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Emerging evidence suggests that MSK should be viewed from a biopsychosocial perspective and consider the influence of family factors. We conducted a review with meta-analysis to provide summary estimates of effect of family history of pain on childhood MSK pain, and explore whether specific family pain factors influence the strength of the association (PROSPERO CRD42018090130). Included studies reported associations between family history of pain and non-specific MSK pain in children (age <19 years). The outcome of interest was MSK pain in children. We assessed the methodological quality using a modified version of the Quality in Prognosis Studies instrument, and quality of evidence for the main analyses using the GRADE criteria. After screening of 7281 titles; six longitudinal and 23 cross-sectional studies were included. Moderate quality evidence from five longitudinal studies (n=42131) showed that children with family history of MSK pain had 58% increased odds of experiencing MSK pain themselves (OR 1.58, 95% CI 1.20 to 2.09). Moderate quality evidence from 18 cross-sectional studies (n=17274) supported this finding (OR 2.02, 95% 1.69 to 2.42). Subgroup analyses showed that the relationship was robust regardless of whether a child's mother, father or sibling experienced pain. Odds were higher when both parents reported pain compared to one [(mother OR=1.61; father OR=1.59); both parents OR=2.0]. Our findings show moderate quality evidence that children with a family history of pain are at higher risk of experiencing MSK pain. Understanding the mechanism by which this occurs\ would inform prevention and treatment efforts.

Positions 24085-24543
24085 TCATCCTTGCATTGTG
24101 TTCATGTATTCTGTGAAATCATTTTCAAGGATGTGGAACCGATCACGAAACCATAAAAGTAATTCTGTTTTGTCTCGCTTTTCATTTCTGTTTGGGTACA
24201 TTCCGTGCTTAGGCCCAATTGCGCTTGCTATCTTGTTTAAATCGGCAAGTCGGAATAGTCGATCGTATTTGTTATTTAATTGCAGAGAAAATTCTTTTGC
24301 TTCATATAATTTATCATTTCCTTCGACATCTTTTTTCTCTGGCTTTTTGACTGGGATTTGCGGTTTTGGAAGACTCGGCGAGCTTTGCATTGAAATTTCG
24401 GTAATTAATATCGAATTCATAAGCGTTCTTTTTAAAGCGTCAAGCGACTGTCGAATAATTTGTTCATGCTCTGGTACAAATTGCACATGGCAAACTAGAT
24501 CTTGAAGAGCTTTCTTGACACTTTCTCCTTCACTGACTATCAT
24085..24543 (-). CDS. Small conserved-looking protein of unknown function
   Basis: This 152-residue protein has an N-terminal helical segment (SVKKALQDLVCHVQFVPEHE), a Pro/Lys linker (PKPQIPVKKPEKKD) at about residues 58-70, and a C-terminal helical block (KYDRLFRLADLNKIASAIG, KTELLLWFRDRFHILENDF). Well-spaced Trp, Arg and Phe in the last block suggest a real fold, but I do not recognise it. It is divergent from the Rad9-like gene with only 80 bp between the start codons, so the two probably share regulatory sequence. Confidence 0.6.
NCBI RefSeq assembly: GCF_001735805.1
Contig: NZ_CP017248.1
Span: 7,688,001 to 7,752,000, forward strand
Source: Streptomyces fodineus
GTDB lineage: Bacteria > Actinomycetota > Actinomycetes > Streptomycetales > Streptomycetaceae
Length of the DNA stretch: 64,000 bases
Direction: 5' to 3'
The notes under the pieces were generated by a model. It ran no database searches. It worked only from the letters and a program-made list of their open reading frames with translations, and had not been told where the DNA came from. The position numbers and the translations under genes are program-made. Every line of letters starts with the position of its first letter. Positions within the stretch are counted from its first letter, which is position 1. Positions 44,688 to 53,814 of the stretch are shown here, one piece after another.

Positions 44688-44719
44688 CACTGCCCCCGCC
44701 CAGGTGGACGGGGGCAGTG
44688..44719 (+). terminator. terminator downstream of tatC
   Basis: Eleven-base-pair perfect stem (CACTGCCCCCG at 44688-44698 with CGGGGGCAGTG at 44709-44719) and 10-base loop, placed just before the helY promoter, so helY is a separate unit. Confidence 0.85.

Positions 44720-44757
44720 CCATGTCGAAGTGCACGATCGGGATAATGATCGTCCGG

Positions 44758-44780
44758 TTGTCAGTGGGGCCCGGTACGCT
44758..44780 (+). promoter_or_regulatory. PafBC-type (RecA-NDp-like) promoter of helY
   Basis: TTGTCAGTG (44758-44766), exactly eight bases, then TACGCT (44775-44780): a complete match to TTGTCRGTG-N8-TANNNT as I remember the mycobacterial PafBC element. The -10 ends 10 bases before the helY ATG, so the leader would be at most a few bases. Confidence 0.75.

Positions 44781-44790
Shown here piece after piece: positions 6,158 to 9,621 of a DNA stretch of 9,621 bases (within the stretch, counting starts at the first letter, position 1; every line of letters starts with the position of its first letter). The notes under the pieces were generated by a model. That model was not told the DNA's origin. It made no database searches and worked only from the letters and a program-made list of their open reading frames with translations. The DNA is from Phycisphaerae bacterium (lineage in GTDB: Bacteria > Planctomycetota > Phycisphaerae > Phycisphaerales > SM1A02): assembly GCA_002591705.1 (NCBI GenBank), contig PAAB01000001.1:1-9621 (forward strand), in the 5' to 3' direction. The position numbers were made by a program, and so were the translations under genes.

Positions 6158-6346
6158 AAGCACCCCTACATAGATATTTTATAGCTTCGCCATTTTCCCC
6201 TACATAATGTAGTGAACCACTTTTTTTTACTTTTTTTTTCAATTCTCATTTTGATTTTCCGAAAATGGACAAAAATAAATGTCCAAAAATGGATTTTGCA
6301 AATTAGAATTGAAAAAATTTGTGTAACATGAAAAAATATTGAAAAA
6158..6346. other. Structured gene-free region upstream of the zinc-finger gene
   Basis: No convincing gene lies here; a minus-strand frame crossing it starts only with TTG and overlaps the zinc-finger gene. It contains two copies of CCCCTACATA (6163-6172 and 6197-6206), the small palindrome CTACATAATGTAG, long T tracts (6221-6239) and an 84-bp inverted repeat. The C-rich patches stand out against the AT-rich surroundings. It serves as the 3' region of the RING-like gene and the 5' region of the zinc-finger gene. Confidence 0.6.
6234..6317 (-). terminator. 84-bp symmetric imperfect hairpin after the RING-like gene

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A type of pain that is perceived in an area away from the site where the pain arises, such as facial pain caused by lesion of the VAGUS NERVE, or throat problem generating referred pain in the ear.
Pain in the facial region including orofacial pain and craniofacial pain. Associated conditions include local inflammatory and neoplastic disorders and neuralgic syndromes involving the trigeminal, facial, and glossopharyngeal nerves. Conditions which feature recurrent or persistent facial pain as the primary manifestation of disease are referred to as FACIAL PAIN SYNDROMES.
Dull or sharp aching pain caused by stimulated NOCICEPTORS due to tissue injury, inflammation or diseases. It can be divided into somatic or tissue pain and VISCERAL PAIN.
Acute pain that comes on rapidly despite the use of pain medication.
Pain originating from internal organs (VISCERA) associated with autonomic phenomena (PALLOR; SWEATING; NAUSEA; and VOMITING). It often becomes a REFERRED PAIN.
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Pain is a feeling (sharp or dull) triggered in the nervous system which can be transient or constant. Pain can be specific to one area of the body eg back, abdomen or chest or more general all over the body eg muscles ache from the flu. Without pain ...
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